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By: Janice BandickPublished On: December 8, 2015
It’s almost the new year – the perfect time to kick start your workplace wellness program and help your employees achieve their new years resolutions to be healthier.
According to the British Columbia Ministry of Health, Canadian workers spend an average of 10.5 hours a day at work and commuting to and from work. Workplaces are an ideal setting for promoting healthy behaviours and preventing disability and disease through healthy, safe work environments. Workplace wellness programs are also good for business: healthy work environments improve productivity and reduce costs related to absenteeism, lost productivity, turnover, workers’ compensation, and medical and disability claims.
Ideally, you will develop an overall plan for a workplace wellness program before looking at the specifics. For example, you can start by getting the following elements in place:
Even if you don’t have the resources to implement a complete wellness program, there are several things you can do that show your employees you value their health.
Offer healthy snacks for employees, encourage frequent hand-washing, and make it known that employees who are ill should not be attending work. Consider offering on-site flu vaccines to your employees; or if your health insurance doesn’t cover it, consider reimbursing employees for vaccination fees.
Turn your office into an active campus. Consider offering covered, secure bike parking for commuters or provide showering facilities and locker rooms for employees who wish to work out at lunch. You could also consider promoting a lunch hour walking club and offering incentives for employees who participate.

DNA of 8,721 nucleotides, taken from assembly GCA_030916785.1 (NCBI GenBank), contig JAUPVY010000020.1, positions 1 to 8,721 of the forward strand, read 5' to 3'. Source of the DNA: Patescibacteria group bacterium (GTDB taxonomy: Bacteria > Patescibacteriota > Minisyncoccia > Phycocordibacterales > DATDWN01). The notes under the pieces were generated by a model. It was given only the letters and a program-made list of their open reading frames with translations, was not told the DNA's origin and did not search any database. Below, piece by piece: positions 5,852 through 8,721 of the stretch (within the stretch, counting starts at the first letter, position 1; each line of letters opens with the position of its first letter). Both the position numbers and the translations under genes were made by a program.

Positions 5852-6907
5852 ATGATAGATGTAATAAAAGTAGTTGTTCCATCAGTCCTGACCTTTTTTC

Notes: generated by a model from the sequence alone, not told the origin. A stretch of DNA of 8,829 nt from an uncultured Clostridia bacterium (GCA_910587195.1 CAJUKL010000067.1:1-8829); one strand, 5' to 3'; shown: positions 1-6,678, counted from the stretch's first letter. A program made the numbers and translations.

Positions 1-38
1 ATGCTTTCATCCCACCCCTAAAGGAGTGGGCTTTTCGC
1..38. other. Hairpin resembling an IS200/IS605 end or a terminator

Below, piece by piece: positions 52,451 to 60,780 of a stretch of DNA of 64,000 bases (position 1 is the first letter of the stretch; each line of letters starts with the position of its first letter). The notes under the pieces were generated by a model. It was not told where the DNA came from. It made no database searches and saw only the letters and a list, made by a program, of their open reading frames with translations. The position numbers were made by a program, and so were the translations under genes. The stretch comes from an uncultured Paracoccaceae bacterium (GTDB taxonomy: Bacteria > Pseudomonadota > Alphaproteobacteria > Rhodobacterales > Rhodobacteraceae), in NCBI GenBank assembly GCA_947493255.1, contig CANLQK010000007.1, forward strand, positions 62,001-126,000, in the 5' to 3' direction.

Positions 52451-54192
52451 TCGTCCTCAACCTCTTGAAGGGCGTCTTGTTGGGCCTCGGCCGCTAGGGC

Recruit speakers to lead lunchtime sessions on cooking healthy meals, stress management, or meditation. If you have the space, consider bringing in a yoga, tai chi, or aerobics instructors for lunchtime classes. Keep sessions entertaining but informative, and offer incentives for employees who attend.
Encouraging alternative methods of transportation, such as bike sharing. These alternatives are beneficial to the workplace, as well as to the environment. Encourage employees to take public transit by offering reimbursement for the associated costs.
Unmanaged stress has been linked to heart disease, high blood pressure, and a host of other health issues. In the workplace, stress can lead to reduced productivity, job dissatisfaction, and absenteeism. Encourage employees to take simple steps to reduce stress, like taking several breaks a day to go for a walk, chat with a co-worker, or just get outside for a breath of fresh air.
If any of these ideas appeal to you, it may be time for your workplace to take a step in the wellness direction.
Both employers and employees have a responsibility for creating a healthy workplace. Employees are expected to arrive at work in good health, and the employer is expected to provide an environment that allows employees to maintain good health, enjoy their work, and contribute to the company’s success.